Mount Airy's Board of Elections reaffirmed yesterday its decision to award last week's mayoral election to incumbent Gerald R. Johnson, despite discarded ballots containing the last name of write-in candidate James S. Holt.
But the decision has exacerbated discontent over election results. Town resident Michael Boyer said he planned to file suit today or tomorrow in Circuit Court asking for an injunction to prevent Johnson from taking office Monday and for all ballots containing the name "Holt" to be counted as votes for James S. Holt.
Boyer is spokesman for residents who believe Holt received more votes than Johnson in the contest May 6 but lost because hundreds of his supporters wrote only his last name on their ballots.
"Voting is probably the most important right in a democracy, and you don't want to throw away that opportunity," Boyer said yesterday. "The mayor of a town is just as important as the president or a governor, and the people of this town feel we want Jim Holt handling our money."
Officially, Johnson defeated Holt 492 votes to 311. Election officials have said they are not sure all 259 discarded votes contain the defeated candidate's last name. They have no plans to re-examine votes unless ordered to by a judge, said George Woodfield, chairman of the Board of Elections.
Holt supporters say all discarded ballots contain their candidate's name and that the result should be overturned.
Election officials had told Holt ahead of time that they would accept six variations of his name but not his last name only, because six other Holts are registered voters in Mount Airy. Holt, who has not contested the result, deemed the arrangement fair.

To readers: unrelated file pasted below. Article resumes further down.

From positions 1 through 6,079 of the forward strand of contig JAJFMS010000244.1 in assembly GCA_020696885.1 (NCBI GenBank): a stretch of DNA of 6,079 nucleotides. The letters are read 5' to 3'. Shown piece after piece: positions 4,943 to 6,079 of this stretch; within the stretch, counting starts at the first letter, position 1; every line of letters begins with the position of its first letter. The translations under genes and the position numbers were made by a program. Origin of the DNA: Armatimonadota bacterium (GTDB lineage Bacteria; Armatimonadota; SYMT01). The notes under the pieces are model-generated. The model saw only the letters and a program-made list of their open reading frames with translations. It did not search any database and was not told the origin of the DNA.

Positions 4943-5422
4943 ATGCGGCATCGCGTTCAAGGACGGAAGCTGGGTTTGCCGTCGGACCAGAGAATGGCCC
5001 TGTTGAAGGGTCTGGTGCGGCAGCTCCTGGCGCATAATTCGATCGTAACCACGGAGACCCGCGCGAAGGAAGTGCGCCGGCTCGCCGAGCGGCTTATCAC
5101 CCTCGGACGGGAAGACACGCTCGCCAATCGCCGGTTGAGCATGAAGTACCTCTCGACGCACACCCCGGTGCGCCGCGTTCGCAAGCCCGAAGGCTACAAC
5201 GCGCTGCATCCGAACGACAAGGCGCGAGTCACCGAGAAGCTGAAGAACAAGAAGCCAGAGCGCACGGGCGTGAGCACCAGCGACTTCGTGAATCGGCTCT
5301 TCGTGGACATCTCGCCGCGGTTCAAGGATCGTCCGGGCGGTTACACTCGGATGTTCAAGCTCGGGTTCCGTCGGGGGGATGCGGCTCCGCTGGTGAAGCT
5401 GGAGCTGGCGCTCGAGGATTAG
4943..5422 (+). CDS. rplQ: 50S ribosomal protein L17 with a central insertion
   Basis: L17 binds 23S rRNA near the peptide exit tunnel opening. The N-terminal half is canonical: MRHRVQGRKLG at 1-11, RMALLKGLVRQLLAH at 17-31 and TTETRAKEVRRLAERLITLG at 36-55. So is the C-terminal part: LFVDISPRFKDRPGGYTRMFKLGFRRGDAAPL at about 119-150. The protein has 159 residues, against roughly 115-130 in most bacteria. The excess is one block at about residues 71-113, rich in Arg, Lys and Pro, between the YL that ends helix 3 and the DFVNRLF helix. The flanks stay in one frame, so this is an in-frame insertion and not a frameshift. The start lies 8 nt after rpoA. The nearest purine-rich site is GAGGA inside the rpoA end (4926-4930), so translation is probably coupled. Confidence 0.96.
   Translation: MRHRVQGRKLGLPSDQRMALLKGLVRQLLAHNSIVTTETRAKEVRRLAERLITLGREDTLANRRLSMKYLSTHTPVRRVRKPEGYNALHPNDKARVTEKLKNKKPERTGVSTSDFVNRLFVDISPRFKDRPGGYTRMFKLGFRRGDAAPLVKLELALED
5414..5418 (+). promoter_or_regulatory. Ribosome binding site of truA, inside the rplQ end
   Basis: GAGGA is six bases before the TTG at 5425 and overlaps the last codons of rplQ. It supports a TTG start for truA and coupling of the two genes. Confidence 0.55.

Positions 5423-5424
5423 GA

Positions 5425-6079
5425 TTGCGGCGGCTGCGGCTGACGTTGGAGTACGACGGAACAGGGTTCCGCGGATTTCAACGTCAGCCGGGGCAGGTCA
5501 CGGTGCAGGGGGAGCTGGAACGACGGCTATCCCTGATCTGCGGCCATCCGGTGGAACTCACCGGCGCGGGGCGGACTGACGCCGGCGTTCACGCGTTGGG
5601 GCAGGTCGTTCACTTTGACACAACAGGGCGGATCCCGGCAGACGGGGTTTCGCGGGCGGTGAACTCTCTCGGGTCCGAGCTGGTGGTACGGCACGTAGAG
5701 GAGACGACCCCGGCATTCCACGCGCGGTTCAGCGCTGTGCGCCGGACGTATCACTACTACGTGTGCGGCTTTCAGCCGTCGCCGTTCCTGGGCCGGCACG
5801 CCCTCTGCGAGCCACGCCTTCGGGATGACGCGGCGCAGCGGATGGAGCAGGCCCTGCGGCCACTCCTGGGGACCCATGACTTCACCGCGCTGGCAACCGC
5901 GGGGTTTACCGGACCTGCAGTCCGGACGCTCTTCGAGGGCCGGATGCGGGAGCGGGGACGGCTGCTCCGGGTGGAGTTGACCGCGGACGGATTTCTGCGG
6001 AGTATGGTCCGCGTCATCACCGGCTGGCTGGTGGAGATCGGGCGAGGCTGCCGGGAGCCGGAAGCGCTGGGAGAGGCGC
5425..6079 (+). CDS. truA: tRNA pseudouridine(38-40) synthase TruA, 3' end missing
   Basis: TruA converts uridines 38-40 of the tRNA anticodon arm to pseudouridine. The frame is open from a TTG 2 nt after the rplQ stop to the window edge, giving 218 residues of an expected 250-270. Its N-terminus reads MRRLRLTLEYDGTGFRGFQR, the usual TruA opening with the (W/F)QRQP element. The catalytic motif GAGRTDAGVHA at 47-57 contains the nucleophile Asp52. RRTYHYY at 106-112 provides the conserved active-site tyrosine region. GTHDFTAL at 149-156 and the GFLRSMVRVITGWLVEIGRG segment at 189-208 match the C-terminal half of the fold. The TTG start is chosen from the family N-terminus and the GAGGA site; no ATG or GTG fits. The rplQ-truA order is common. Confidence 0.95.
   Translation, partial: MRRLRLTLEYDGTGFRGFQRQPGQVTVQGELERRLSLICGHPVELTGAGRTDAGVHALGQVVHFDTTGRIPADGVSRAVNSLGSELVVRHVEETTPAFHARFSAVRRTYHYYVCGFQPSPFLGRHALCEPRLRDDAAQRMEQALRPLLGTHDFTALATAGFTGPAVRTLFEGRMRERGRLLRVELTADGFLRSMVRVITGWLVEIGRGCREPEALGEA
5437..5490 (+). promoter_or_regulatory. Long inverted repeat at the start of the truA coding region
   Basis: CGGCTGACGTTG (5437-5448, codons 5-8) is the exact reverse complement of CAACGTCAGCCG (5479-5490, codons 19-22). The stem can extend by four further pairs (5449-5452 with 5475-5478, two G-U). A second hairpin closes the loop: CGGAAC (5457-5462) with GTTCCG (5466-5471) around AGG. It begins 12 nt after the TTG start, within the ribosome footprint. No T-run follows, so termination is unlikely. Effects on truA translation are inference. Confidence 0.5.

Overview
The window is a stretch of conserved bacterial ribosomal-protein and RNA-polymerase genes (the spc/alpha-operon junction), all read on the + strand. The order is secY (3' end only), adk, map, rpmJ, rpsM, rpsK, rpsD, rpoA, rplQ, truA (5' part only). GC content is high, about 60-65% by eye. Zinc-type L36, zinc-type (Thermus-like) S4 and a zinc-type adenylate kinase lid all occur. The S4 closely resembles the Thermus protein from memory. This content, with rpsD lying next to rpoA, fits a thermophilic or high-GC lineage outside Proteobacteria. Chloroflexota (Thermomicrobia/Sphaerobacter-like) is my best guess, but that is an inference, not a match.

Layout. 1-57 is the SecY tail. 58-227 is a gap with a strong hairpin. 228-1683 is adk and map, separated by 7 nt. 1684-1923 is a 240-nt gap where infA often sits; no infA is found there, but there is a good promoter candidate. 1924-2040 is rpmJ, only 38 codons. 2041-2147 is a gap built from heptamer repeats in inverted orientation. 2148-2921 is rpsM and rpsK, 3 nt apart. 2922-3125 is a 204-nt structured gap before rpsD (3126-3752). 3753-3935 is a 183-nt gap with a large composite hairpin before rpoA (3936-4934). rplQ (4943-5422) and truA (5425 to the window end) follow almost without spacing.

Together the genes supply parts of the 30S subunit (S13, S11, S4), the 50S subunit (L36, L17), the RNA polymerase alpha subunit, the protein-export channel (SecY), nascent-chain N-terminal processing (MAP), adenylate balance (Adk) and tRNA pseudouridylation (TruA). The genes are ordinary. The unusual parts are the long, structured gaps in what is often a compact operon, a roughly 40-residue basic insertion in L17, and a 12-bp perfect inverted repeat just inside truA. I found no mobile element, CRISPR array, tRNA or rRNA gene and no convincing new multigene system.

But his supporters say the board did nothing to inform voters of write-in procedures.
Board members deferred comment yesterday to a general statement, which said, "The Board regrets the apparent confusion that occurred, which was due in no small part to erroneous advice in the local press. Finally, the Board appreciates Mr. Holt's graciousness in accepting the result as announced."
Election officials and angry voters have pinned blame for the confusion on an article May 2 in the Mount Airy Gazette that quoted a political scientist saying ballots containing just Holt's last name would do.
Holt continues to say he won't contest the election but won't stop his supporters from doing so. He would serve as mayor if the results were overturned, he said. Johnson has said he will consider himself mayor until he is told otherwise.
The town's charter includes no specific language addressing procedures for write-in voting or for contesting elections. In the absence of such governing language, a judge will have to determine voter intent, Boyer said.
Election officials have said they were trying to be fair, noting that Johnson would have a case to dispute the election if they had counted ballots containing only Holt's last name.
The Board of Elections acted properly because it advised Holt of election conditions well in advance and told him he would be responsible for informing supporters how to vote correctly, said Town Attorney Richard C. Murray.
With six other Holts in town, officials cannot determine that each voter intended to select James Holt, Murray said.
The board statement pointed out that because the town used only one voting place, Holt was able to meet most voters and tell them how to write in his name. Holt spent most of the day doing that.
Murray said he couldn't find much case law addressing disputes over write-in votes though he did note a 1995 decision from Montana that said ballots containing only a last name did not demonstrate clear voter intent.
Maryland election law says write-in votes must contain at least the candidate's first initial to be counted, but state and county election boards have no jurisdiction over the Mount Airy election.
Maryland case law indicates that local boards must determine voter intent for each ballot and not allow minor errors to interfere, said Boyer's attorney, J. Brooks Leahy.
"I'm confident that the board will see the error of its ways once this goes before a judge," Boyer said.